Joe Hall, a.k.a. notatiger, knows what it’s like to spend a Texas summer working the brickyards of Lubbock. He’s also facilitated some, uh, unlikely drug deals. Listen to this week’s podcast for details, along with some Team Fortress 2 talk that includes a couple of surprises for me.
(As a boring technical side note, I’ve made sure this MP3 has a bitrate of 48kps and a sample rate of 22khz. I have no idea what these things mean, but according to some helpful input from some of you guys, this will hopefully help the sound quality. Keep the suggestions coming and let me know if there are any other improvements or changes you think I should make.)
Actually the cleric is arguably the best class in D&D overall. All spells accessible. Cast spells in FULL PLATE without error. Buffs galore. Bane of undead. Spells like harm do massive damage with no chance to save. (well in 3.0 anyway)
Yeah, Fighter/Cleric was my favourite class to play. All those buffs, 1 or 2 decent offense spells and all the saving throws I’ll ever need. Not to mention the heals and the freedom to act like a dickwad cos I’m not a Paladin. Also, if you worshipped the Storm God, you could be throwing lightning around with wild abandon.
Medic was my most played class for a long time before soldier took over, but even then, about 260 hours as medic is fairly long to play as that class (my most played class Soldier is 315 hours). After medic was scout, at 90 hours.
I always found medic to be a lot of fun and I’ve never understood why it is so underplayed. Lack of killing perhaps? But 1 or 2 good medics in a team tends to make a huge difference in the abilities of the team. I don’t know, medic was just fun for me, and would occasionally stroke my ego when I’d be top of the leaderboard by far, and earning praise from my team for a job well done and all that.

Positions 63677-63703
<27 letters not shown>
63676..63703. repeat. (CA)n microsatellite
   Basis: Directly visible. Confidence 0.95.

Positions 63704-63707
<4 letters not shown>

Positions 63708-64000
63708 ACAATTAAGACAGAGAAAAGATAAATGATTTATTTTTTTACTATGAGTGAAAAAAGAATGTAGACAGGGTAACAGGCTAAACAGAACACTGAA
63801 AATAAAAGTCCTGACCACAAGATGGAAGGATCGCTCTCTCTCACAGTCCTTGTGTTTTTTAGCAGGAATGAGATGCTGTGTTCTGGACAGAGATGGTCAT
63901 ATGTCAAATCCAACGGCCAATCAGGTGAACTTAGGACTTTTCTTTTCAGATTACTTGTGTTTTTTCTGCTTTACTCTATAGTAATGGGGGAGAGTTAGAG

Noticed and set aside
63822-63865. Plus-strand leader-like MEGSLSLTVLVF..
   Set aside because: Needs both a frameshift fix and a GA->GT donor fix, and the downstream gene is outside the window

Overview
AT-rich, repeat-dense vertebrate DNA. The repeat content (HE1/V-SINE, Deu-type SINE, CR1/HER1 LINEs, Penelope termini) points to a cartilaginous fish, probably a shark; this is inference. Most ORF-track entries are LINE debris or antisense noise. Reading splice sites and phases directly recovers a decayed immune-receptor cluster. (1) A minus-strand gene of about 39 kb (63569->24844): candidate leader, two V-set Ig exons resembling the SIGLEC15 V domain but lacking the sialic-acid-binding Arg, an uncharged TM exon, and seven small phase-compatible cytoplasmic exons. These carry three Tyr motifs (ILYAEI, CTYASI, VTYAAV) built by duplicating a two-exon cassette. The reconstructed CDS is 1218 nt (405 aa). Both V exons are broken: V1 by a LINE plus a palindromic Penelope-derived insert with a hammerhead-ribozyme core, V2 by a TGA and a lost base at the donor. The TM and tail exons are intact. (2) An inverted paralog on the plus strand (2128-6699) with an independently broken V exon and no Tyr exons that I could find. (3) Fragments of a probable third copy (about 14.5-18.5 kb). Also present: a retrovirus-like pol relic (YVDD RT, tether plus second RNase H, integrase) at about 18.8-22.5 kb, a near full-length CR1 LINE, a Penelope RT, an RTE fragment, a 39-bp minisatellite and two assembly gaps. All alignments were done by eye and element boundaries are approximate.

Also, it rocks that Saxton Hale is Australian.
Excuse me, $9 for a 6-pack? Jealousy!
What/where exactly are the brickyards of Lubbock?
Apparently that’s deliberate! Somebody has do it, but it’s not as much fun to be the heal bitch for the party. So the Cleric deliberately gets better toys to lure people in to playing the class. I recall reading that on the Wizards of the Coast website some time back - some of the regular features about the design of D&D or Magic are actually very informative game design articles, and one of them basically explained that Clerics are powerful because healing and buffing other players isn’t fun otherwise.
That’s also why in 4th edition, the Cleric healing powers tend to have an active monster-smiting component - they’re mostly on the lines of “you hit a guy, and a party member is healed simultaneously”. Likewise, healing surges help spread out the burden of managing hitpoints.
Tom, very interesting to hear you are getting your hands on a copy of Labyrinth. I got it from the publisher upon release, but am still looking for my first game with a human opponent. If you are looking for an opponent, drop me a message! Can do PBEM using VASSAL or H2H when I am in the LA area.
Man, where were all you cleric fans when I was a D&D dork? Everyone wanted to be a magic-user, fighter, or thief. Clerics had to use all their spell slots to heal everyone. They had to use a crappy mace instead of whatever awesome swords, daggers, or staffs everyone else got. Who ever heard of a bad-ass famous mace? The best thing that could happen to a cleric is some undead show up so they could be turned.
But, yeah, advances in cleric technology in gameplay have come a long way. These days I play support class in Monday Night Combat, a minstrel in LOTRO, and I actually like that healing chick who rides a cat in Demigod (“This way, Sedna!”).
Dude, get down here! If you ever do come to LA, let me know. I’ve never tried Vassal. Don’t you have to know German to use it? :)